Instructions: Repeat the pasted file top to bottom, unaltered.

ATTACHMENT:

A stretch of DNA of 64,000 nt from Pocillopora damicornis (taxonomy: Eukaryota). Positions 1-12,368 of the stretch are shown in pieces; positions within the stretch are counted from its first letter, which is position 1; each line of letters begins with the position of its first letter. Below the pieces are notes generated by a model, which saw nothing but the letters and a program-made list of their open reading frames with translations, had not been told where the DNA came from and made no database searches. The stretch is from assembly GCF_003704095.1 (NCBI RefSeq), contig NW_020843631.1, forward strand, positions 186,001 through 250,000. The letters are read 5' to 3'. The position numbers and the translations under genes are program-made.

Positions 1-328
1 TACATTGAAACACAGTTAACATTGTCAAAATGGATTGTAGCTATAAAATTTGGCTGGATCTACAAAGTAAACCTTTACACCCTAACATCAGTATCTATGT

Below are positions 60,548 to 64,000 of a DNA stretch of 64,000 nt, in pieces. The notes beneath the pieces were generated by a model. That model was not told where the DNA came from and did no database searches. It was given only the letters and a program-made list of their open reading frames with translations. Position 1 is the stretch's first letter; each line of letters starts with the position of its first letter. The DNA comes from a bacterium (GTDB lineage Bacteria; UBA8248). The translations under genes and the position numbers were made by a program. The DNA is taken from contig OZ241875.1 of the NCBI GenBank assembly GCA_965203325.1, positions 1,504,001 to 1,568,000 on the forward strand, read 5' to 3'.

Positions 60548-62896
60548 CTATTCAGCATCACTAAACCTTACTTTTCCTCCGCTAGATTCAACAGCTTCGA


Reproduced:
A stretch of DNA of 64,000 nt from Pocillopora damicornis (taxonomy: Eukaryota). Positions 1-12,368 of the stretch are shown in pieces; positions within the stretch are counted from its first letter, which is position 1; each line of letters begins with the position of its first letter. Below the pieces are notes generated by a model, which saw nothing but the letters and a program-made list of their open reading frames with translations, had not been told where the DNA came from and made no database searches. The stretch is from assembly GCF_003704095.1 (NCBI RefSeq), contig NW_020843631.1, forward strand, positions 186,001 through 250,000. The letters are read 5' to 3'. The position numbers and the translations under genes are program-made.

Positions 1-328
1 TACATTGAAACACAGTTAACATTGTCAAAATGGATTGTAGCTATAAAATTTGGCTGGATCTACAAAGTAAACCTTTACACCCTAACATCAGTATCTATGT

Below are positions 60,548 to 64,000 of a DNA stretch of 64,000 nt, in pieces. The notes beneath the pieces were generated by a model. That model was not told where the DNA came from and did no database searches. It was given only the letters and a program-made list of their open reading frames with translations. Position 1 is the stretch's first letter; each line of letters starts with the position of its first letter. The DNA comes from a bacterium (GTDB lineage Bacteria; UBA8248). The translations under genes and the position numbers were made by a program. The DNA is taken from contig OZ241875.1 of the NCBI GenBank assembly GCA_965203325.1, positions 1,504,001 to 1,568,000 on the forward strand, read 5' to 3'.

Positions 60548-62896
60548 CTATTCAGCATCACTAAACCTTACTTTTCCTCCGCTAGATTCAACAGCTTCGA